Israeli police run during clashes with Palestinians at the compound that houses Al-Aqsa mosque in Jerusalem’s Old City, May 7, 2021. Photo: REUTERS/Ammar Awad.
On Friday, thousands of Muslim worshipers chanted violent slogans while rioting on the Temple Mount, Judaism’s holiest site, also location of the Al-Aqsa mosque, Islam’s third holiest place. Over 200 Palestinians and 17 Israeli police officers were wounded in resulting clashes.
Such a representation is not only a distortion of the facts, but also blurs the bigger picture.
Omitted from Reports: Palestinian Battle Cries
“Ya Qassam, Ya Habib/Bomb, bomb, Tel Aviv.”
Those were the words on the lips of not hundreds, but thousands, of Palestinians who had gathered at the Temple Mount to mark the last Friday of the month of Ramadan.
And those weren’t the only violent words heard: the familiar old refrain, “With our soul, with our blood, we’ll redeem you, Al Aqsa” was also repeatedly chanted.
Perhaps the most egregious example of the biased press coverage came in a segment by NPR, in which chants were mentioned — but only those of a small group of Jewish extremists over the last few weeks (2:40 in the audio clip).
The chants in Arabic, sung by thousands of Muslim worshipers during the clashes on Friday night, weren’t deemed worthy of inclusion.
While this went almost entirely unreported by foreign media, Reuters should be credited for being one of the few news organizations that made mention of the incitement to violence.
Meanwhile, one self-proclaimed “pro-peace” organization, IfNotNow, described the hate speech as “inspiring … Palestinian resistance.”
75,000 worshippers at Al Aqsa Mosque during holiest night of Ramadan, Laylat al-Qadr.
Thousands of Palestinians in 48 made their way to Jerusalem, were initially stopped by Israeli police so many of them decided to walk. Others forced the roads open خاوة pic.twitter.com/ba1TNF1vrv
In recent days, a legal debate over the fate of a few properties in the Shimon HaTzaddik/Sheikh Jarrah neighborhood in eastern Jerusalem has made international headlines. While it is clear that this issue has been used as a rallying call by rioters in Jerusalem, media reports have oversimplified the narrative, to the point of effectively ignoring Palestinian intolerance.
An article by the BBC published after the Friday night rioting serves as a perfect case in point.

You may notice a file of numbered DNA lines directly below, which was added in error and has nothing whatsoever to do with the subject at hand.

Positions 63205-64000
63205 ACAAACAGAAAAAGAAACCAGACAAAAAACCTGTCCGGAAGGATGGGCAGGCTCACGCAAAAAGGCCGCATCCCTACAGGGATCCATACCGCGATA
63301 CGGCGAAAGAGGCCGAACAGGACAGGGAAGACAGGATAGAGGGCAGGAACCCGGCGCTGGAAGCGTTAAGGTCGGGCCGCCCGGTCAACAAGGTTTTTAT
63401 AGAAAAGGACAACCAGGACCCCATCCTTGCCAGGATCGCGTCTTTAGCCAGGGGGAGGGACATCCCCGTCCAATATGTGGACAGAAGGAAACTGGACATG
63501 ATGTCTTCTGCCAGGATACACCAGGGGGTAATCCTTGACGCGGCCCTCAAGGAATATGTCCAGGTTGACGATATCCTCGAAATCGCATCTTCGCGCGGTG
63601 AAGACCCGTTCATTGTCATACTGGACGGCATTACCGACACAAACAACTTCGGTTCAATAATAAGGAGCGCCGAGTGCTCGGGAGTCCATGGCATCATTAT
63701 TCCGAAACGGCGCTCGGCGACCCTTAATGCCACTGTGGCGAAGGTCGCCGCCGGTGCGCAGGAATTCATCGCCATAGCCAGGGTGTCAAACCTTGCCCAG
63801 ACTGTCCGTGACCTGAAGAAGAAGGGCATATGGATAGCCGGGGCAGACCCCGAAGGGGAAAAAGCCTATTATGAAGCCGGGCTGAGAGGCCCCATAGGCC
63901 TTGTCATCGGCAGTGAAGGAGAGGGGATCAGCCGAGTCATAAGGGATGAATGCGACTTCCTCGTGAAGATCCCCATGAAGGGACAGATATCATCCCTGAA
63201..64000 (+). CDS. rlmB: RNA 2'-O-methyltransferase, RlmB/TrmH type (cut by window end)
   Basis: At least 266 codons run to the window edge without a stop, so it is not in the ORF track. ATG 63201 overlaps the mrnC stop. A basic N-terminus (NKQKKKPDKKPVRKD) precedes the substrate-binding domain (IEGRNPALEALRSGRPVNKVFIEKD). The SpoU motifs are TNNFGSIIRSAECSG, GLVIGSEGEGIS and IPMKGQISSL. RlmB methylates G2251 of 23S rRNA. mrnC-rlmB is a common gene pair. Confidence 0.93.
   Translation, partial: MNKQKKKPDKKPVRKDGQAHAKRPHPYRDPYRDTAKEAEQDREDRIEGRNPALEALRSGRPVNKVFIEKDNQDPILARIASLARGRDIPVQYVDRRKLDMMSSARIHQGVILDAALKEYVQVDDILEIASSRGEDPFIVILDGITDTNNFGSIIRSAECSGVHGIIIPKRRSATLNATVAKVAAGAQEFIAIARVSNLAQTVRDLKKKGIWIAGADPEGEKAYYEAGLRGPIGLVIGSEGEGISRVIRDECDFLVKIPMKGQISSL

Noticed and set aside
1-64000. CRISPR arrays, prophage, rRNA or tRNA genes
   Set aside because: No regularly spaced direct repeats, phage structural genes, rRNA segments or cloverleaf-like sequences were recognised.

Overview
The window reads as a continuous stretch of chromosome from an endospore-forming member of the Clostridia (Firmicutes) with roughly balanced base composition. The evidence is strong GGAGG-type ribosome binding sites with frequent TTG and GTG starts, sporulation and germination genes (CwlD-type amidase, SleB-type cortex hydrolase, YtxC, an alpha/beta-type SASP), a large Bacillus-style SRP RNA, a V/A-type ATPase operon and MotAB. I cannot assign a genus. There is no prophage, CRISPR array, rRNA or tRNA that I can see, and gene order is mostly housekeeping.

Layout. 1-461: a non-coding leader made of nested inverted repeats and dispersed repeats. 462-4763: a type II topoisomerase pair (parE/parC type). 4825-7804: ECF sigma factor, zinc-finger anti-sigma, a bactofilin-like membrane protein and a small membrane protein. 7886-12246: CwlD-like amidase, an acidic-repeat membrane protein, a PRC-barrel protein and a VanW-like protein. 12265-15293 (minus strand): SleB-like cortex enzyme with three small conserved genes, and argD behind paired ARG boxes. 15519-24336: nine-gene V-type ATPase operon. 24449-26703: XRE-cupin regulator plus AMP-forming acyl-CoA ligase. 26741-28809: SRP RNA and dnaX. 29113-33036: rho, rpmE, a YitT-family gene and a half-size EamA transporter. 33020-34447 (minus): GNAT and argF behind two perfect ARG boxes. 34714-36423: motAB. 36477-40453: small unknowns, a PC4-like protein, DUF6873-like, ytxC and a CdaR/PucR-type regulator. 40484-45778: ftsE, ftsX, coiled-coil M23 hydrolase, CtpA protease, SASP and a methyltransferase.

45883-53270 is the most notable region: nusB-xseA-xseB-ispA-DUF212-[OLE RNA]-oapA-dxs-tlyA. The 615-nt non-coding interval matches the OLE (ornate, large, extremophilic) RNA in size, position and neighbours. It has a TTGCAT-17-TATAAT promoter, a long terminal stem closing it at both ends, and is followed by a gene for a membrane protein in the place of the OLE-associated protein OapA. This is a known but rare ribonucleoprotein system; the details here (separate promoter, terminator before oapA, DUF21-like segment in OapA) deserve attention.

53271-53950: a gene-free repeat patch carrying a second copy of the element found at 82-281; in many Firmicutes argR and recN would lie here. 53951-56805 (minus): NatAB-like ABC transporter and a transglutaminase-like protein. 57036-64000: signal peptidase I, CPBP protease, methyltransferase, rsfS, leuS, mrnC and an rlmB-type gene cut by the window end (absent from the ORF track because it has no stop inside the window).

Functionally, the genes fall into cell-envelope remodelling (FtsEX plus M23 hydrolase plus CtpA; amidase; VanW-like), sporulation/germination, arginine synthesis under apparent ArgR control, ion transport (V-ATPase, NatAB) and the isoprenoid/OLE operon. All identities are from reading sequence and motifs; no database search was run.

It opened by documenting the number of those injured and noting the weapons used by each side, thereby creating the impression of ‘courageous’ Palestinians underdogs standing up to brutal Israeli security personnel:
At least 163 Palestinians and six Israeli police officers have been hurt in clashes in Jerusalem, Palestinian medics and Israeli police say. Most were injured at the Al-Aqsa mosque, where Israeli police fired rubber bullets and stun grenades as Palestinians threw stones and bottles.
The next paragraph frames the issue as arising on the backdrop of another:
Tensions have been rising over the potential eviction of Palestinians from land claimed by Jewish settlers.
Another seemingly inconvenient fact ignored by the media is that Palestinian rioters brought large rocks to the Temple Mount and stashed them inside Al-Aqsa mosque. Videos of the clashes also show Palestinians using fireworks as weapons, forcing Israeli border police to use shields to protect themselves. It also seems that lasers were used to distract and disorient the officers.
It seems clear, then, that the Post‘s caption is inaccurate.
Unreported: Palestinian Power Struggle
For perhaps the first time ever, hundreds of Hamas flags were flown this weekend on the Temple Mount. The terrorist organization that rules the Gaza Strip is dedicated to Israel’s destruction, and is evidently making inroads in Jerusalem.
The flags should speak for themselves, given that they represent a genocidal group. But there is another angle to this occurrence.
As was widely expected, Palestinian Authority President Mahmoud Abbas recently canceled legislative elections originally scheduled for May 22. Since then, tensions have been rising between Abbas’ Fatah faction, which essentially governs the West Bank by fiat, and Hamas. In response, Hamas has increased its incitement against the Jewish state, in what many analysts construe as an attempt to raise its public profile by demonstrating its nationalistic bona fides.
Unfortunately, news readers are routinely deprived of detailed, nuanced coverage of the decade-and-a-half-long intra-Palestinian conflict. This has resulted in fundamental misconceptions about the relationship between Israel and the Palestinians, as well as between the Palestinians themselves. In this case, the result is clear: readers are left misinformed as to what truly accounts for the latest escalation of violence in Jerusalem.
Emanuel Miller is a writer-researcher for HonestReporting, a Jerusalem-based media watchdog with a focus on antisemitism and anti-Israel bias, where a version of this article was originally published.
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